Abstract: We develop a two-period model with endogenous investment and credit flows. Credit is subject to quantitative restrictions. With an exogenous restriction, we analyze the welfare effects of temporary tariffs. We then consider three scenarios under which a monopoly lender optimally decides the level of credit and a borrower country chooses an import tariff: one in which the two parties act simultaneously and two scenarios where one of them has a firstmover advantage. The equilibrium under the leadership of the borrower country is Pareto superior to the Nash equilibrium but may or may not be to that under the leadership of the lender. If the sequence of moves is itself chosen strategically, leadership by the borrower emerges as the unique equilibrium.
    Keywords: Trade intervention, investment credit, credit constraints, credit control, leaderfollower
    JEL: F13 O10 O16
    Date: 2005–10–12
  18. By: Giuseppe Tattara (Department of Economics, University Of Venice Ca’ Foscari)
    Abstract: Many European countries have faced the erosion of the competitive advantage in the international market with a mixed strategy of productivity increase at home and labour cost reduction abroad, through the international fragmentation of production and subcontracting in low wage countries. Italy in particular, has delocalized segments of its industrial production in Eastern Europe. The advantage of delocalization abroad – with particular reference to East European countries – is due to the low cost of labour, depends from the capability to transmit information efficiently and the availability of a complete supply-type blueprint in the receiving country.The paper discusses the prospects open to Italia apparel firms and presents a case study dealing with the development of outsourcing by the Benetton group in the last decades.
    Keywords: Vertical Integration, Global Organization of Production, Macroeconomics
    JEL: F23 L16 L22 L23
    Date: 2006
  19. By: Adams, Richard H. Jr.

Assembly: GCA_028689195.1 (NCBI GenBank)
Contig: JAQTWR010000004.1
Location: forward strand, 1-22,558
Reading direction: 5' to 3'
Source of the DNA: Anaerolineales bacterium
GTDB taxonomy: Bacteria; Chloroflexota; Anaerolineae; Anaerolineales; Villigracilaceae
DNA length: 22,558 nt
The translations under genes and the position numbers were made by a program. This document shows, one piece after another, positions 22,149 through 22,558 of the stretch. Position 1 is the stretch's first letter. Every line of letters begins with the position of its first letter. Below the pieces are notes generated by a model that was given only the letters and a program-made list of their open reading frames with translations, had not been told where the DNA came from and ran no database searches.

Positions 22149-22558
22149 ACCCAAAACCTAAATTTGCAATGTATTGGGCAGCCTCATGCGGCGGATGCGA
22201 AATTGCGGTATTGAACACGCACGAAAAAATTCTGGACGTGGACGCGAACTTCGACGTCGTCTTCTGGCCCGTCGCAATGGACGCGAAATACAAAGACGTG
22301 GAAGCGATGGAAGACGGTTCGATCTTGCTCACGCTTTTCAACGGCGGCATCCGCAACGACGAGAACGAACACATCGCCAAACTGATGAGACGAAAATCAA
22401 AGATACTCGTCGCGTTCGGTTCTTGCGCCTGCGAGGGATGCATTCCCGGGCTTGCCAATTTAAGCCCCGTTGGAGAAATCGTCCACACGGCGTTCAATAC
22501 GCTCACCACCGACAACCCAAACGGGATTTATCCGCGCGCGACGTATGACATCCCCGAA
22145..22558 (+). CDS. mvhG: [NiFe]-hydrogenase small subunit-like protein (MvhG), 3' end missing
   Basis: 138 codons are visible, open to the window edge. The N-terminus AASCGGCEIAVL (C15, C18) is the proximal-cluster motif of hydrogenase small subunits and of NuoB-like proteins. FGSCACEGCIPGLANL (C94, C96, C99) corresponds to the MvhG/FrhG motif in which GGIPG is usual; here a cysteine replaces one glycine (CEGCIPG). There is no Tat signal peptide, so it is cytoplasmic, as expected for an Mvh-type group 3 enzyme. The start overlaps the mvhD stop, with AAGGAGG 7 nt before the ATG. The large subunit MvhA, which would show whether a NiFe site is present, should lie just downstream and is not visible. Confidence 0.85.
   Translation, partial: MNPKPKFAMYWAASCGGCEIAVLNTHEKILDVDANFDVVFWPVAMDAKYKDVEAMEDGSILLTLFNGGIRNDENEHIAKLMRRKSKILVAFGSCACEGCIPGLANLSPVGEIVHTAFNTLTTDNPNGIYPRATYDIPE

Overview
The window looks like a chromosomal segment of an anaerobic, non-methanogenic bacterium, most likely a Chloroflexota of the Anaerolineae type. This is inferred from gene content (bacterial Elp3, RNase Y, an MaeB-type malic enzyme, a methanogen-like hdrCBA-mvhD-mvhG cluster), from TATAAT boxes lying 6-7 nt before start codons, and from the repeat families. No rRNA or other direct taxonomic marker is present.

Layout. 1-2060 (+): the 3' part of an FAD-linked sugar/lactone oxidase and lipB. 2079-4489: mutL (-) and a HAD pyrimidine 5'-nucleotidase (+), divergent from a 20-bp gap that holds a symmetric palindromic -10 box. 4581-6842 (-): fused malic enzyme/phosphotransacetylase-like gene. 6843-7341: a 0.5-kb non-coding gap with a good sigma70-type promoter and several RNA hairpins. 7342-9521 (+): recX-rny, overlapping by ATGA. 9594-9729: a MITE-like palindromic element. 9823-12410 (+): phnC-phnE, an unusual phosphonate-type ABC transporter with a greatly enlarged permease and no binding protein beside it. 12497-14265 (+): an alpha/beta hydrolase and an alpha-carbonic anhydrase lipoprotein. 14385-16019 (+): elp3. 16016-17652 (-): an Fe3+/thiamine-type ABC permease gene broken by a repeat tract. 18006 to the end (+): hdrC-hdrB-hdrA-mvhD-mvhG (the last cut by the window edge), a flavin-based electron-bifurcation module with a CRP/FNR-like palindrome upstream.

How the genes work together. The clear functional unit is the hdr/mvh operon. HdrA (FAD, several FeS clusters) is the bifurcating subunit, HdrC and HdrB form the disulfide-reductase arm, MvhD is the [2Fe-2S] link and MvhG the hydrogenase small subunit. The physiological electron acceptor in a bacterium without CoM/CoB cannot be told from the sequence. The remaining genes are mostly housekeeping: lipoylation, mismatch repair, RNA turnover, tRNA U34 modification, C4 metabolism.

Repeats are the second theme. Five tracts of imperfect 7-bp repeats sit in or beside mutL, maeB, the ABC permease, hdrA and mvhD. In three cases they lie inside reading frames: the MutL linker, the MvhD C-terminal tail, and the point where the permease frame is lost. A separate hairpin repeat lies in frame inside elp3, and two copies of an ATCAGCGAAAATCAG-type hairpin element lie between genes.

Abstract: This paper examines the economic impact of international remittances on countries and households in the developing world. To analyze the country-level impact of remittances, the paper estimates an econometric model based on a new data set of 115 developing countries. Results suggest that countries located close to a major remittance-sending region (like the United States, OECD-Europe) are more likely to receive international remittances, and that while the level of poverty in a country has no statistical effect on the amount of remittances received, for those countries which are fortunate enough to receive remittances, these resource flows do tend to reduce the level and depth of poverty. At the household level, a review of findings from recent research suggest that households receiving international remittances spend less at the margin on consumption goods-like food-and more on investment goods-like education and housing. Households receiving international remittances also tend to invest more in entrepreneurial activities.
    Keywords: Population Policies,Remittances,Rural Poverty Reduction,Agriculture & Farming Systems,Inequality
    Date: 2007–02–01
  20. By: Paula Espanol
    Abstract: This paper examines firms' export decisions in Argentina during the 1990s. Using a sample of 1600 Argentine industrial firms with information for the years 1992, 1996, 1998 and 2001, we test which factors affect the probability of entering foreign markets. We focus on the role of sunk costs and the access to financial markets as key determinants of firms' export decisions. The estimation of a non-linear binary variable model using export prior experience and explicit sunk costs variables confirms self-selection hypothesis on export markets participation. Results also suggest that firm-specific characteristics are significant to explain export decisions, particularly firm's access to the financial system.
    Date: 2007
  21. By: Sindy A. González; Héctor J. Villarreal